Glenn Ferris began playing trombone as a professional in the ahead-of-its-time Don Ellis Orchestra in 1968, when he was just 18. In 1972, he went out on the road with Frank Zappa, and ultimately landed in France, where he continues to teach and play presently.   Mark Dresser first played with Bradford in the early ’70s, in a group with David Murray on saxophone and James Newton on flute, helmed by future music critic/drummer Stanley Crouch. He moved to Italy via a Fulbright Fellowship to study with Franco Petracchi, then to New York for 18 years playing with Anthony Braxton and other leaders of the free jazz continuum, before returning to San Diego to teach at UCSD.   Live In LA represents a sublime collaborative effort between three master musicians at the top of their game. All of these guys share a very strong rhythmic component–allowing them to breathe together as a unit despite the absence of drums. Indeed, Dresser performs a sort of double duty–keeping time not only through the surety of his bass line flow, but also with well-timed percussive effects that drive the pulse forward.   Dresser’s “For Bradford,” opens the disc, and the polyphony of the two horns over the shifting metrics of the bass is well established when Ferris muscles to the front with bluesy repetitions and swinging lines, soon joined by the fat, smearing remarks of Bradford. They solo together, then suddenly Dresser surfaces with his trademarked double-glissandi and chromatic strumming.   “In My Dream,” an original by the trombonist, begins with a fanfare like melody, and when Dresser breaks into straight “time” playing, the results are ecstatic, opening up a bed of support for Ferris’ ebullient, swinging solo.   On “Pandas Run” and “Bamboo Shoots,” the three players create remarkably cogent, on-the-spot group improvisations that bear the same weight as the more composed material. Bradford lays out long lines of chromatic sequences, then rests, as Ferris takes over with burring, slurring commentary. Dresser’s bass is always muscular and adroit, and his hands are so powerful, he occasionally makes his strings sound like rubber-bands about to snap.   “Bbjc,” by the bassist, opens with Bradford and Ferris engaged in echoing lines while Dresser alternates between furious walking, shifting pedal tones and brief moments of violent string slapping. Bradford and Ferris solo in tandem– the trumpeter’s insistent trills often drawing short bursts of multiphonics from the trombone in reply. Bradford even whips out the plunger-mute for some gutbucket discourse–a true aural delight.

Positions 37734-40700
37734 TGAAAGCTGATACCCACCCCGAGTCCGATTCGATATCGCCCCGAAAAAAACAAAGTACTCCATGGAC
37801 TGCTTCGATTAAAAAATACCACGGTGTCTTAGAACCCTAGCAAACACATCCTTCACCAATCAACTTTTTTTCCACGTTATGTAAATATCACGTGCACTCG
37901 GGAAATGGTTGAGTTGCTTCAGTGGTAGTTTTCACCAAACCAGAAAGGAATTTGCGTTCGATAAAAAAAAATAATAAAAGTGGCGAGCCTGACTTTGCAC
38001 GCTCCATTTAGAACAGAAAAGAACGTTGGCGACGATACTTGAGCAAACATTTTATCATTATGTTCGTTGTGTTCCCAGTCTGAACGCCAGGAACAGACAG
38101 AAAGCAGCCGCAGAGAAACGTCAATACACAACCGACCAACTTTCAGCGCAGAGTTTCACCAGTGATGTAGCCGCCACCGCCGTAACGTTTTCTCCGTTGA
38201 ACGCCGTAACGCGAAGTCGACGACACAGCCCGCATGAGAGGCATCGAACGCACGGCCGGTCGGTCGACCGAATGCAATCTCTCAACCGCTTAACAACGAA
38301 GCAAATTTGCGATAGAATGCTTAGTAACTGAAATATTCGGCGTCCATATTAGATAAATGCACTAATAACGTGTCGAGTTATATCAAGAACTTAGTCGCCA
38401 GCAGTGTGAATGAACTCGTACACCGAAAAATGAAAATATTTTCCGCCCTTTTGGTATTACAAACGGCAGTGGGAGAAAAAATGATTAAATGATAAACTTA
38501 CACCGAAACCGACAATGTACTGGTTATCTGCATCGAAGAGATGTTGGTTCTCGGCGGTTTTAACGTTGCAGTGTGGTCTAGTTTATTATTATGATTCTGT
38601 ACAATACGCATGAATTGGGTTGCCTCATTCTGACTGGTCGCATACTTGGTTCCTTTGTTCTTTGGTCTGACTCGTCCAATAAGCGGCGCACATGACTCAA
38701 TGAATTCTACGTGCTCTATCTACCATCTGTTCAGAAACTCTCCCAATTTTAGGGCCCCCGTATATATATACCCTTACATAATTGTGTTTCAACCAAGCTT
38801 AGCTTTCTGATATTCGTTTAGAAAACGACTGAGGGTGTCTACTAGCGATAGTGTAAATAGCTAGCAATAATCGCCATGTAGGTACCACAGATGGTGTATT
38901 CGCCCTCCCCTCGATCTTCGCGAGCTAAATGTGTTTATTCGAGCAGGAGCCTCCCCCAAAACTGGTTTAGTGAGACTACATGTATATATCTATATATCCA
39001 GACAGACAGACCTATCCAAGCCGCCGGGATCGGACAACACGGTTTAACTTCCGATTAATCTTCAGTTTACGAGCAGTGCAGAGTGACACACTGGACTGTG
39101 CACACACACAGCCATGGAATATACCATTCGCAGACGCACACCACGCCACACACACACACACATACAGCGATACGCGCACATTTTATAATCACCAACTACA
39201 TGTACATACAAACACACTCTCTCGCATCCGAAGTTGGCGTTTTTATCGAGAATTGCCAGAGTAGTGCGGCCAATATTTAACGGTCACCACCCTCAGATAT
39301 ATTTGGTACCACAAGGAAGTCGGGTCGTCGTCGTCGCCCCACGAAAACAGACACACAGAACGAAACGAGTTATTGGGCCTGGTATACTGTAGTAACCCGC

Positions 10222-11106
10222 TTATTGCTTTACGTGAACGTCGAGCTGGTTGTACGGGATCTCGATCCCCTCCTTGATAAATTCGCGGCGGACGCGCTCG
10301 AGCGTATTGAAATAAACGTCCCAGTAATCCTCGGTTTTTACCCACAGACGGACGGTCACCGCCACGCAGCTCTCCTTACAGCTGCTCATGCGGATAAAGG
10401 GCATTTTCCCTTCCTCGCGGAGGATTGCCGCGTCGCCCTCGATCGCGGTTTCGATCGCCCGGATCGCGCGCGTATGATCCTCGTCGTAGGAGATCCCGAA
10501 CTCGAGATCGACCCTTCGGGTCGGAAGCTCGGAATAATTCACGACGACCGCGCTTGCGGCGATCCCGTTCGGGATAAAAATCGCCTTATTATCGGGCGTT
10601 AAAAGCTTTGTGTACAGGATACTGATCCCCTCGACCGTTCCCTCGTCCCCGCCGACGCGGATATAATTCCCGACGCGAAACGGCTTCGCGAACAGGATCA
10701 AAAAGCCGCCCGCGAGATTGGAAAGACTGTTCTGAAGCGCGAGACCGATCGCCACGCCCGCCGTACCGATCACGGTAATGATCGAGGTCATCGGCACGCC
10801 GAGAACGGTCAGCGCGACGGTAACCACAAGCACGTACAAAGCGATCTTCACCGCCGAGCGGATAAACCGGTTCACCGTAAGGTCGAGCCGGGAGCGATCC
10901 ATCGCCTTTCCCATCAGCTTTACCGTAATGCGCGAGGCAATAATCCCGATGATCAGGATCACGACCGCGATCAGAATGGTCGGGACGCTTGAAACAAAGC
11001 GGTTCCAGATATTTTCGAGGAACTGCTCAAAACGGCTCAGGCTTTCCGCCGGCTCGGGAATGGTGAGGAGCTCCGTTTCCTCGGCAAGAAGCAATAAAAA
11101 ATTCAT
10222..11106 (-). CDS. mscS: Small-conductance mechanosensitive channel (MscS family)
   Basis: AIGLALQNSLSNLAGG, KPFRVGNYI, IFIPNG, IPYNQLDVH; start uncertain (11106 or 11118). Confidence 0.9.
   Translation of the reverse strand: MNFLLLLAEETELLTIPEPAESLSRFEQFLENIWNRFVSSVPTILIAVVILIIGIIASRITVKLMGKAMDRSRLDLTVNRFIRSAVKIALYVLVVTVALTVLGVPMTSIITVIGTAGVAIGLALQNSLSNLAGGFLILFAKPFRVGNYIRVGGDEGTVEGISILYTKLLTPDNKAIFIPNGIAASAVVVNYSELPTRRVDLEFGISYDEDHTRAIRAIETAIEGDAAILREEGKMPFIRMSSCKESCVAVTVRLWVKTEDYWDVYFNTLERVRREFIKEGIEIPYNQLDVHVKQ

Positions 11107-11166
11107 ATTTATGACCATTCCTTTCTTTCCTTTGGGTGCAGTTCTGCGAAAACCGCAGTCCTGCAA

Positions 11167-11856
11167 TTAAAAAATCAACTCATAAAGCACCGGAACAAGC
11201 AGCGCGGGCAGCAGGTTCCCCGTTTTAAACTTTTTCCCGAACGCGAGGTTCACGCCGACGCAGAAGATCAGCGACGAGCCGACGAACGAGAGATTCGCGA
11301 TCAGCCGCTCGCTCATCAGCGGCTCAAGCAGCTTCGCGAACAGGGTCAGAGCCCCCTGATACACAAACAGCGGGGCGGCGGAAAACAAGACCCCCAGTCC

Stash Dauber reviews

Some good jazz records, mostly on Clean Feed